MR. BISTIS: Charlie Crist’s father is a medical doctor still practicing in St. Petersburg. We visited him at his office. We figured that since the late Adam Christodoulou had raised him, Dr. Charles Crist would more likely be the person most familiar with this fascinating immigrant from the island of Aphrodite and could help us complete the portrait of the man he once called “dad”.

DR. CHARLES CRIST: My father Adam came to the United States about 1915. He was around 14 or 15 years old. He came from Cyprus. He couldn’t speak the language. He had no money. I think he had an English 5 Shilling gold piece. That’s all that he had in his pocket. He arrived in New York City, at Ellis Island and he was told that they were hiring shoeshine boys in Altoona, Pennsylvania. He went to Altoona and worked for Mr. Fotopoulos there. He made five dollars a month.

MR. BISTIS: The first years in the New World were filled with hardships. But Adam’s struggles were not made in vein. They served as an inspiration for the next two generations of his family.

MR. CHARLIE CRIST: Absolutely, he really impressed upon us the importance of hard work and doing what’s right. My grandfather when he first came here shined shoes for a living, which is obviously not a glamorous job but it is good honest work. And he really instilled that in each and every one of his children and his grandchildren and its lived with me till today.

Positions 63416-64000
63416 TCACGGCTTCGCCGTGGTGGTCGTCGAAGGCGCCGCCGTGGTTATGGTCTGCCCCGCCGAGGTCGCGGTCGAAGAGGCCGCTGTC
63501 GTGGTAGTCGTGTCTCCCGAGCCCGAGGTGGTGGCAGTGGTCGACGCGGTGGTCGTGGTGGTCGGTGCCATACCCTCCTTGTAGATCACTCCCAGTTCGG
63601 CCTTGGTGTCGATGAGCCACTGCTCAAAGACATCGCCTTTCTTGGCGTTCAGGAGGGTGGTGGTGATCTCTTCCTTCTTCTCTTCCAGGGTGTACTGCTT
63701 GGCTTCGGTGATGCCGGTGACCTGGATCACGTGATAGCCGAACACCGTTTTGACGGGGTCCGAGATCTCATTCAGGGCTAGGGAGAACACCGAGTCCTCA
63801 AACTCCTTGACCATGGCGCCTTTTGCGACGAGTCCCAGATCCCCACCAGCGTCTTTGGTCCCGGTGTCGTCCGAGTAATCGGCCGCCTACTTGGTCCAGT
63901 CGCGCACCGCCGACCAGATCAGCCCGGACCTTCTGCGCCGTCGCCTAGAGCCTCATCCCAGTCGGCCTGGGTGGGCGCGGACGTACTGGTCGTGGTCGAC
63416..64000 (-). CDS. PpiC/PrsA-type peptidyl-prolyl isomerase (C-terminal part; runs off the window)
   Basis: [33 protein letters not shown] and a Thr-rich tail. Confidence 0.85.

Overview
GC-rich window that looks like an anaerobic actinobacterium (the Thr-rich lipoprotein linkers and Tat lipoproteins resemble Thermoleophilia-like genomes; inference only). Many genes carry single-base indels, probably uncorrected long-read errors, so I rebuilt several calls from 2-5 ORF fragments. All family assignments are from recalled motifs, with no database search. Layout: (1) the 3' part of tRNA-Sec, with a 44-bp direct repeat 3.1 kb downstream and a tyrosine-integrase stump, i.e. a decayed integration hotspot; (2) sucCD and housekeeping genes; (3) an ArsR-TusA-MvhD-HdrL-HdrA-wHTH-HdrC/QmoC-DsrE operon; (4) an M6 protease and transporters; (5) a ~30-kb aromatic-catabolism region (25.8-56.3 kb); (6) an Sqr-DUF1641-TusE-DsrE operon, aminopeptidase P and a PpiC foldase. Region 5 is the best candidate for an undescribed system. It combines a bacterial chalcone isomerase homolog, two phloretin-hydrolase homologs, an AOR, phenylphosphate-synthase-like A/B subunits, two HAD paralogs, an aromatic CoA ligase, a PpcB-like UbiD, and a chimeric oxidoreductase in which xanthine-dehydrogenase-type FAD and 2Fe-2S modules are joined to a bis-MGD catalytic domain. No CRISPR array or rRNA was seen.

MR. BISTIS: Adam became a U.S. citizen by joining the Army in World War One. After the war he came back to Pennsylvania but not to return to the shoeshine parlor of Mr. Fotopoulos. This time he opened a hat cleaning business and started saving his money in order to help his children get a good education, so that they would someday experience the American dream. By the time the family settled in Florida, his three daughters had started careers in education and his two sons became, the one a pharmacist and the other, a medical doctor. All Greek immigrants in those days were investing in their children’s education.

DR. CHARLES CRIST: If you look now to the second and third generations they are all very successful and they are all very involved in education. Education seems to be a hallmark of all of them. It is very, very important to them. We are all very proud of our heritage.

MR. BISTIS: When Adam came to America he had a sign posted on his chest giving his name and other personal information required by the immigration authorities for he could not say any of that in English. Yet, this underprivileged man shortly afterwards joined the Republican Party, which was not the typical choice of blue color workers of his day. We wondered why.

DR. CHARLES CRIST: I asked him that because most immigrants, not only Greeks but most of the immigrants were in the Democratic Party. And he said, “well I am a businessman and that’s why I want to join the Republican Party”. So, he had that idea right from the very beginning.

MR. BISTIS: For the voters of Florida the question that matters the most right now is why Adam’s grandson, Charlie, is running for Governor of their State. Here are some of the reasons as he articulates them in a pre-election campaign message: